Thanks (again) to Mark Hardin, I have now read parts of the “Nineteenth Report of the State Board to Health to Wisconsin” for 1901/1902, which covers the time period during which Addie Hoyt Fargo allegedly died of diphtheria. This report was for the state of Wisconsin, and has a listing of all reports from all health officers in Wisconsin cities, towns, villages and townships. Full text here.
Doctor Oatway was the county health officer at the time. The same Dr. Oatway that attended to Addie as she lay dying from diphtheria.
In this report, he states that there were no deaths from diphtheria in the city in 1901. But wait, how can that be? Addie contracted diphtheria. She died of diphtheria. The death certificate states that, and Oatway certified that the death certificate was true, but this report contradicts the death certificate.
What the heck?
So Addie allegedly died of diphtheria, but Oatway didn’t report her diphtheria or subsequent death to the state (in his report below)? Maybe if there’d been a requirement that murder victims be reported to the state of Wisconsin, he would have remembered to report Addie under that column.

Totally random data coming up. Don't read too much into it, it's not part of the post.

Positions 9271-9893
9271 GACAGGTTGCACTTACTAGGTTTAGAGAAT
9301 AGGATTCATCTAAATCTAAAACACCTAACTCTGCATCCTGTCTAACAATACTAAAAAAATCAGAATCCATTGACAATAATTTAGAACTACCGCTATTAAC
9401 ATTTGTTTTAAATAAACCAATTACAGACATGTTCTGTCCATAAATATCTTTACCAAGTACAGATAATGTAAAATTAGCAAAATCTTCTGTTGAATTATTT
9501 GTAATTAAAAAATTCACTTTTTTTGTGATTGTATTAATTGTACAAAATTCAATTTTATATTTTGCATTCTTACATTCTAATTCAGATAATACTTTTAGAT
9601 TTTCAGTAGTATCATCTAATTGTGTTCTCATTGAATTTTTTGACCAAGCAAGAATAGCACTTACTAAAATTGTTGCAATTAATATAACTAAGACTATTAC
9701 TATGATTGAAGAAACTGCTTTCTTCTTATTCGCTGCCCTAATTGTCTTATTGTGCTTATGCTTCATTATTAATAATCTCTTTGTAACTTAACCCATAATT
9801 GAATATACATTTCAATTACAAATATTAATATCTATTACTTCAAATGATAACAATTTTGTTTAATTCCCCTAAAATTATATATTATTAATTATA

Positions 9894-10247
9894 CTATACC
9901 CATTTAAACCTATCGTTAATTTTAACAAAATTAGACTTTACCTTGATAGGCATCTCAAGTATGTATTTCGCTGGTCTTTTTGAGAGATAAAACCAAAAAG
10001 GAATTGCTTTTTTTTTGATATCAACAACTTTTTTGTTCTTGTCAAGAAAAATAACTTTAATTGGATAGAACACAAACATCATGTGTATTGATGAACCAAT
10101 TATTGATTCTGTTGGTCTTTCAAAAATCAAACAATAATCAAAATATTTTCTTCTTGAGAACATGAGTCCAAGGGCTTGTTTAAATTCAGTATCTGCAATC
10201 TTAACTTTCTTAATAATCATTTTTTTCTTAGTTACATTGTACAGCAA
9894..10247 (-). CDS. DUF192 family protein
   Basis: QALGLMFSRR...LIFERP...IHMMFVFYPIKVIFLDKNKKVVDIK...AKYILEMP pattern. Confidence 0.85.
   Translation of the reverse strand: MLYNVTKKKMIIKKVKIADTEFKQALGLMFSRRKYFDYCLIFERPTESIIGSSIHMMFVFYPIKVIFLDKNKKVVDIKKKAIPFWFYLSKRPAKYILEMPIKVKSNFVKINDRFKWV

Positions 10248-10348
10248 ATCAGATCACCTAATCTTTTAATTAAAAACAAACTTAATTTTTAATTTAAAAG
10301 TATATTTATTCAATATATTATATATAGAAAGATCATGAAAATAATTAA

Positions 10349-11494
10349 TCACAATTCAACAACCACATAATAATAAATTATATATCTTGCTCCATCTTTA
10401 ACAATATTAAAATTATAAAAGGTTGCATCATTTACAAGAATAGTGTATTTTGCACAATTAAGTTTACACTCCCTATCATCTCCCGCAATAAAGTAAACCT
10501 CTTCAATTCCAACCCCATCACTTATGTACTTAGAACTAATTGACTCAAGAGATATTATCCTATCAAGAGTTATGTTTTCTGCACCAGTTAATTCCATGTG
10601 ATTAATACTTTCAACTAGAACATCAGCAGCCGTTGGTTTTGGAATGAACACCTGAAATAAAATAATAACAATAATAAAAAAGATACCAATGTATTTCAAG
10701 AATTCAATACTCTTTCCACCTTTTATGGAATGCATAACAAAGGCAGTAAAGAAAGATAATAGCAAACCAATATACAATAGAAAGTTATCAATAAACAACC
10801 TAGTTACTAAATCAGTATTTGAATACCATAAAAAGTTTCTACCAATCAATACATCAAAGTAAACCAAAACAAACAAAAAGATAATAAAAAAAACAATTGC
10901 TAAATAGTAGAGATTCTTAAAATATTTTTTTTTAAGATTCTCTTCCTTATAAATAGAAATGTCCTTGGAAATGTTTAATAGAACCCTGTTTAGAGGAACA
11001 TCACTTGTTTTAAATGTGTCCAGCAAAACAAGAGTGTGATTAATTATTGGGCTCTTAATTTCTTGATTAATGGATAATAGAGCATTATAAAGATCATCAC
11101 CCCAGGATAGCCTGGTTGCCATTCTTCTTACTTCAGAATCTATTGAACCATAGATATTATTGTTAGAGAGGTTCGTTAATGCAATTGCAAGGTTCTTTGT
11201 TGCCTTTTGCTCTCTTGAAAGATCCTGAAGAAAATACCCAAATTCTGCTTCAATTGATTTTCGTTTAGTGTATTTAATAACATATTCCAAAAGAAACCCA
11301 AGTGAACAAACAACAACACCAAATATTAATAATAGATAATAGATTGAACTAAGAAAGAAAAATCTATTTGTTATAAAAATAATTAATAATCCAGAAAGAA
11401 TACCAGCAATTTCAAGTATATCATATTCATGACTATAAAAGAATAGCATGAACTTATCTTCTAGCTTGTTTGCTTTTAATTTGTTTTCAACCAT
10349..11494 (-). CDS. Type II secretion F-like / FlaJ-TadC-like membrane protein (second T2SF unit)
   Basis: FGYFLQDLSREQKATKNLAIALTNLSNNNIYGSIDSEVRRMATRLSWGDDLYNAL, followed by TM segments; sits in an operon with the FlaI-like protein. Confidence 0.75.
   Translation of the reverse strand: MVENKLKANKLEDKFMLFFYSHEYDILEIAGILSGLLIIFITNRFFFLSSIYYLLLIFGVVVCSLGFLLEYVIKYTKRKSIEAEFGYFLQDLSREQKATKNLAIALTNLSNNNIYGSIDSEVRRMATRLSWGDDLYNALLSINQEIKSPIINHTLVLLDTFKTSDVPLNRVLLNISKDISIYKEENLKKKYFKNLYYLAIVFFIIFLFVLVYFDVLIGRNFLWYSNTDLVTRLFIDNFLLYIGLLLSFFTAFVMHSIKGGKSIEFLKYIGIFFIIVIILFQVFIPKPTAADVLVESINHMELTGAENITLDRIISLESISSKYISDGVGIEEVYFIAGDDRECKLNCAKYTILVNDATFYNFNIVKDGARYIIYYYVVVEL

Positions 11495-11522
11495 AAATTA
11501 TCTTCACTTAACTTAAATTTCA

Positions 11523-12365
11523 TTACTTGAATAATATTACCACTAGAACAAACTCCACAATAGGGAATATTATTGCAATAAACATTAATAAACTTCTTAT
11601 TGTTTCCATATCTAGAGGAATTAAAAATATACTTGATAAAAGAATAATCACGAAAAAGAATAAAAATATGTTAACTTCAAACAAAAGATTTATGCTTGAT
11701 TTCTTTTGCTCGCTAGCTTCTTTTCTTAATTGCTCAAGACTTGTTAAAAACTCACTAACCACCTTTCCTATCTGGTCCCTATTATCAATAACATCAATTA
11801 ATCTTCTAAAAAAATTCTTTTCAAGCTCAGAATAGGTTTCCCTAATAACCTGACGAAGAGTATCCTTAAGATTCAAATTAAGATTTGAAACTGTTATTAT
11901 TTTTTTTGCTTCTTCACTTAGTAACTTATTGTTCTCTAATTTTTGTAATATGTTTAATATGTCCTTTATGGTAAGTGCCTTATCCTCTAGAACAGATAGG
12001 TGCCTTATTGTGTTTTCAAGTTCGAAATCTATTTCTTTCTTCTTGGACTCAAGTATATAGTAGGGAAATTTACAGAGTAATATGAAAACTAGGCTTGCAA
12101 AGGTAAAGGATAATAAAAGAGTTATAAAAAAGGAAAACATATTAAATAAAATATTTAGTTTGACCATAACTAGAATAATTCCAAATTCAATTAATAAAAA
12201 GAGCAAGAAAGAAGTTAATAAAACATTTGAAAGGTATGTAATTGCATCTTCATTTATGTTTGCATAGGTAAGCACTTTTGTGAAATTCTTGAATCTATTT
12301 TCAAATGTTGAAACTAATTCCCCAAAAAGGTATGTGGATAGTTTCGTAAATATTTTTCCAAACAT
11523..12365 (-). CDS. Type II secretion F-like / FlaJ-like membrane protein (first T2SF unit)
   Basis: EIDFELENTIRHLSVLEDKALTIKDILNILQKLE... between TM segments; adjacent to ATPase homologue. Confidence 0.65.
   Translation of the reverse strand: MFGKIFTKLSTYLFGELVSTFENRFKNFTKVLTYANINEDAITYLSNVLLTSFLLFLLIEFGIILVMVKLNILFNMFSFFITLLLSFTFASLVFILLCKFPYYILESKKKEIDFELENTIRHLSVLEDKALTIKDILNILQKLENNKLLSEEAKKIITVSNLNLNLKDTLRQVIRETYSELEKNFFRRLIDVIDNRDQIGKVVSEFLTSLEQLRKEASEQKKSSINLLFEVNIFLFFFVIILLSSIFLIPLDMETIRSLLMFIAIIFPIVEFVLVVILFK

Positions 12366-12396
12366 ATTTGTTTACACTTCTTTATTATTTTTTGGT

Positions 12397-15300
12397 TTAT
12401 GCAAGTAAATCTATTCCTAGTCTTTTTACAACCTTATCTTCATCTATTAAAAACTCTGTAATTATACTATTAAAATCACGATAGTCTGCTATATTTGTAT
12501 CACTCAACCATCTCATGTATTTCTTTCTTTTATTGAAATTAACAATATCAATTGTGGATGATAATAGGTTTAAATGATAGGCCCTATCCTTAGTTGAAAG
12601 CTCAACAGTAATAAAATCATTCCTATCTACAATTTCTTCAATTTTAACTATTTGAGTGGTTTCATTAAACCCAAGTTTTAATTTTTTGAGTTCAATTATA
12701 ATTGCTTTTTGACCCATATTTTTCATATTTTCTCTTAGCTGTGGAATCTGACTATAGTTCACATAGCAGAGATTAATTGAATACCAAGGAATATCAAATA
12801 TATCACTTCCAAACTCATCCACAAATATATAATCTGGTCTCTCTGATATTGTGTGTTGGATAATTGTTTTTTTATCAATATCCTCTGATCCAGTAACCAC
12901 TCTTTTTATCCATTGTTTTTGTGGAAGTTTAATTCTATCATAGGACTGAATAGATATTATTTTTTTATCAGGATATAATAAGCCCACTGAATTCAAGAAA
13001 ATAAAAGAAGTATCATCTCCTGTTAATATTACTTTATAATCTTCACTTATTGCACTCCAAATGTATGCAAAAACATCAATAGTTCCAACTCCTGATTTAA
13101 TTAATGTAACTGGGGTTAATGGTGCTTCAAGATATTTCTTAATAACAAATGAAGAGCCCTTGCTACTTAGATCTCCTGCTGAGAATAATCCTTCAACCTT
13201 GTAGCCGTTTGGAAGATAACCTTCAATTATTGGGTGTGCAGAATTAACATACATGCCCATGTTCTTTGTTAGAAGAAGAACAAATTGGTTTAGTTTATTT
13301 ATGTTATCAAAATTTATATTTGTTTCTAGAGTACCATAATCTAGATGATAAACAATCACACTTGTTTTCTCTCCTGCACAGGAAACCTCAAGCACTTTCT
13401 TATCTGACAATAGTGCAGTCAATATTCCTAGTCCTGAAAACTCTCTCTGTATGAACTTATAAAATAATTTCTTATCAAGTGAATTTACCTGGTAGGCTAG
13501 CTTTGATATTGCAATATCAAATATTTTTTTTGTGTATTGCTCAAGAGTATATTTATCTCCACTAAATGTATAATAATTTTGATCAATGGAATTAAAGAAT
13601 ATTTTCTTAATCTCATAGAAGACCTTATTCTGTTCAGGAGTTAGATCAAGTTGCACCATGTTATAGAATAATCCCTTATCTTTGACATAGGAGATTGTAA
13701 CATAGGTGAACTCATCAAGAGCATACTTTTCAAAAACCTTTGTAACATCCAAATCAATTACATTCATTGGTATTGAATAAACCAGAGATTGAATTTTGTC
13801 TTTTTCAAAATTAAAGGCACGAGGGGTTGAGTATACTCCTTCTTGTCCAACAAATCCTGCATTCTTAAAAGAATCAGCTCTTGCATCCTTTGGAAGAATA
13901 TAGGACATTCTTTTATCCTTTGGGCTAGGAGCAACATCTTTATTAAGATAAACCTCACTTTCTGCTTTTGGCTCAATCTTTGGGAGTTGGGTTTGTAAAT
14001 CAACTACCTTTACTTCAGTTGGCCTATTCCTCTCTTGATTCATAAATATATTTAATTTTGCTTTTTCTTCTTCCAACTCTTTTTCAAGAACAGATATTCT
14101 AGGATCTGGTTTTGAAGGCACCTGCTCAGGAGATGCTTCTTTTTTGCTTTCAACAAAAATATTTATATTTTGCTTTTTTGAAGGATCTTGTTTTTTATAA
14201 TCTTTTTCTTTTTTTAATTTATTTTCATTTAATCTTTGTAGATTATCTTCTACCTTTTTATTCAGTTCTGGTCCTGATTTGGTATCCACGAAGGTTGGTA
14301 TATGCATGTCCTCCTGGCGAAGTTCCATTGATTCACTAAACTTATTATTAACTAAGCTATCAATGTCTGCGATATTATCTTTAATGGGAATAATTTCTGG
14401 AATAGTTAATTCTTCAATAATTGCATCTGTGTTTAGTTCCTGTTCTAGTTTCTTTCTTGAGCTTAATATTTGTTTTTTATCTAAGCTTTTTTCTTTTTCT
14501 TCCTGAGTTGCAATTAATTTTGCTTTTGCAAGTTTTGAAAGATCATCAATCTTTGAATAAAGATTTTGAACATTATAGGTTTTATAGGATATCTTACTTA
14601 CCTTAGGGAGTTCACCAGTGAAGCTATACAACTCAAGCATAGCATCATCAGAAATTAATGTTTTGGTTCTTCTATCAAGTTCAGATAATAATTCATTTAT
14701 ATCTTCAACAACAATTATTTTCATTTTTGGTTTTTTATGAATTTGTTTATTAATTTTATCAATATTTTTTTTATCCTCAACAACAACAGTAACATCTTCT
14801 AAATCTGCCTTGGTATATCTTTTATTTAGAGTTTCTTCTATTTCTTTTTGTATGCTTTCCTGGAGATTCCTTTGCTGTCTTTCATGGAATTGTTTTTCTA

No time for a loquacious blog today, so please read the text in full, and please leave comments below.
As my beloved brother Ed would say, “This certainly puts another wheel on the wagon…”
Page 15 of this report states that the deceased victims of diphtheria and other communicable diseases were to be placed in “sturdy coffins.” When Addie’s disinterment day arrives, that could be a real blessing.
And the best part, is the last line of this report: Oatway says that “the laws requiring the issuing of…burial permits are observed.”
Wow, wow, wow.
Guess he’d rather lie to the state than end up in jail?
Please leave comments below. I always learn so much from other people’s ideas and intelligent insights.
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